• Program of lectures by noted naturalists and leadership by experienced expedition staff.
  • Free use of rubber boots and snowshoes.
  • Luggage transfer from pick-up point to the vessel on the day of embarkation, in Ushuaia.
  • Pre-scheduled group transfer from the vessel to the airport in Ushuaia (directly after disembarkation).
  • All miscellaneous service taxes and port charges throughout the programme.
  • Comprehensive pre-departure material.

WHAT’S NOT INCLUDED

  • Any airfare, whether on scheduled or charter flights
  • Pre- and post- land arrangements.
  • Passport and visa expenses.
  • Government arrival and departure taxes.
  • Meals ashore.
  • Baggage, cancellation and personal insurance (which is mandatory).
  • Excess baggage charges and all items of a personal nature such as laundry, bar, beverage charges and telecommunication charges.
  • The customary gratuity at the end of the voyages for stewards and other service personnel aboard (guidelines will be provided).

NOTES:

Optional activities

  • Diving available for US$ 735 per person

Age and Nationality

Passengers on a typical voyage range from their 30s to their 80s – with a majority usually from 45 – 65. Our expeditions attract independent-minded travellers from around the world. They are characterised by a strong interest in exploring remote regions. The camaraderie and spirit that develops aboard is an important part of the expedition experience. Many departures have several nationalities on board.

Dress Code

In keeping with our expeditions atmosphere, dress on board is informal. Bring casual and comfortable clothing for all activities. Keep in mind that much of the spectacular scenery can be appreciated from deck, which can be slippery. Bring sturdy shoes with no-slip soles and make sure the parka is never far away in case of the call “Whales!” comes over the loudspeaker and you have to dash outside. Wear layers since it is comfortably warm aboard the ship – and often cold on deck.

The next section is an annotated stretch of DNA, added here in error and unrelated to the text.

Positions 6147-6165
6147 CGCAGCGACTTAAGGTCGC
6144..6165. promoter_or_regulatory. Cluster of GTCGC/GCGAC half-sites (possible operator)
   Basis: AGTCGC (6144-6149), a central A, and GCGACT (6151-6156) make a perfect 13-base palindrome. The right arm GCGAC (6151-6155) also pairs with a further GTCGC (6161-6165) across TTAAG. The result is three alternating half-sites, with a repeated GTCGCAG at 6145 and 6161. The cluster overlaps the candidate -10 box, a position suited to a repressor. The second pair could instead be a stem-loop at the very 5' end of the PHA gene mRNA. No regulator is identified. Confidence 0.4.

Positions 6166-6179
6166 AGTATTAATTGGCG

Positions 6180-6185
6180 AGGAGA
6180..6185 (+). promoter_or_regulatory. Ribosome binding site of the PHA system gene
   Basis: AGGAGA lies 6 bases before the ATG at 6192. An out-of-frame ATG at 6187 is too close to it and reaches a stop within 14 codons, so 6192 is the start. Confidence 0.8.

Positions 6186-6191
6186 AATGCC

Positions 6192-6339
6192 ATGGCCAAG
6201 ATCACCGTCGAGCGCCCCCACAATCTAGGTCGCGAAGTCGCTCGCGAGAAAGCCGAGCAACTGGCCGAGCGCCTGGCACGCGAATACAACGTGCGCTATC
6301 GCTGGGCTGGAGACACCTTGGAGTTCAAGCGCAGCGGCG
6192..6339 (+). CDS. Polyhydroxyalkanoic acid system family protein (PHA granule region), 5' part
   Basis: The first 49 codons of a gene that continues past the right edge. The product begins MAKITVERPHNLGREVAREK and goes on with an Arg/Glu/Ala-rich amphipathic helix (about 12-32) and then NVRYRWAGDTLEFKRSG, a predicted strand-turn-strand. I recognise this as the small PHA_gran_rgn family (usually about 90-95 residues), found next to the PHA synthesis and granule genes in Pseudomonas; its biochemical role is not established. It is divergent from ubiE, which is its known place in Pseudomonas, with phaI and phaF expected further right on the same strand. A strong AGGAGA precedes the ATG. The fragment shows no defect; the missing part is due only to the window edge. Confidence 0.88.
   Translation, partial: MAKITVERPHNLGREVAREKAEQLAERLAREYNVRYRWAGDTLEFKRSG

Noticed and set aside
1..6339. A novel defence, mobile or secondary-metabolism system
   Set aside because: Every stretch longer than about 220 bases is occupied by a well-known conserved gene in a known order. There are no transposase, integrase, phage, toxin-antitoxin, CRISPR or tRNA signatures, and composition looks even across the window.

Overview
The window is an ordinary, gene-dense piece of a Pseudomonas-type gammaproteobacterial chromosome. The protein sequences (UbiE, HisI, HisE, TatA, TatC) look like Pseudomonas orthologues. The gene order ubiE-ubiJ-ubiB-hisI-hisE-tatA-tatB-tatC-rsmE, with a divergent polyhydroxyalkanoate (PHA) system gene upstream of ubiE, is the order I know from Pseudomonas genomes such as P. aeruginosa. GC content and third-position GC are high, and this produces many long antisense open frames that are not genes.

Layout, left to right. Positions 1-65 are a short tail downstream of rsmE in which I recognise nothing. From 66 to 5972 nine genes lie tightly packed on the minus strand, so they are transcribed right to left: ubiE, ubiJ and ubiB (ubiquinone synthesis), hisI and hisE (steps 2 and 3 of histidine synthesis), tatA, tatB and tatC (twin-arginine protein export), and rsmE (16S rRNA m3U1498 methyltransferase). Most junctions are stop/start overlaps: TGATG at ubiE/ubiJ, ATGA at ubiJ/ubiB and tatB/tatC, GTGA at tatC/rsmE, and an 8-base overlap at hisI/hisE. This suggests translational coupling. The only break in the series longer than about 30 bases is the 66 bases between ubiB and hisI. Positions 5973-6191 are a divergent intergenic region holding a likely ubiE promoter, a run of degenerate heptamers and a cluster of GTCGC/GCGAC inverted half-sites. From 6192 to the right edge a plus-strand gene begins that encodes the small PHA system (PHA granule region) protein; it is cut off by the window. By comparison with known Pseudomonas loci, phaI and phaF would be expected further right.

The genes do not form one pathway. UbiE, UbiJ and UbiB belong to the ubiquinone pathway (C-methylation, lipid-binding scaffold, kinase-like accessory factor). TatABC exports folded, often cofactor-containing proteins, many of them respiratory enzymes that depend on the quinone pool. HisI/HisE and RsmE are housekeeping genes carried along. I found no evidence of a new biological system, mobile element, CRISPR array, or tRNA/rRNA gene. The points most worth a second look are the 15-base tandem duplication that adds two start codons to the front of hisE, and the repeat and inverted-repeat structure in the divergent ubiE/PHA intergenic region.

Currency & Payment

Refreshments from the bar and souvenirs will be charged to your cabin. The day before departure you can settle your bill with the Hotel Manager and pay by credit card (Visa or MasterCard) or cash (Euro or Dollar). We do not accept cheques of any kind. The prices and standard currency on board our vessels is the Euro. Other currencies may be accepted at the discretion of the hotel manager at prevailing rates.

Electric current

The electrical supply aboard the ship is 220v, 60Hz. Electrical outlets are standard European with two thick round pins. You may need a 220v/110v converter.

Gratuities

The customary gratuity to the ship’s service personnel is made as a blanket contribution at the end of the voyage which is divided among the crew. Tipping is a very personal matter and the amount you wish to give is at your discretion. As a generally accepted guideline, we suggest US$8 to US$10 per person per day. It is better for the crew, if you can give them cash US Dollar.

Non-smoking policy

On board our vessels we have a non-smoking policy. It is prohibited to smoke inside the ship. You can smoke in the designated smoking areas. Please respect the wishes of non-smokers.

Your physical condition

You must be in good general health and you should be able to walk several hours per day. The expedition is ship-based and physically not very demanding. Although we spend as much time as possible ashore, you are welcome to remain aboard the ship if you like. To join most excursions, you must be able to get up and down the steep gangway from the ship to the water level to board the Zodiacs. Staff will assist you in and out of the boats. This will become progressively easier with practice. Ashore it can be slippery and rocky. You are travelling in remote areas without access to sophisticated medical facilities, so you must not join this expedition if you have a life-threatening condition, or need daily medical treatment.

All itineraries are for guidance only. Programs may vary depending on local ice, weather, and wildlife conditions. The on-board expedition leader will determine the final itinerary. Flexibility is paramount for expedition cruises. Average cruising speed of Motor Vessel Ortelius is 10.5 knots.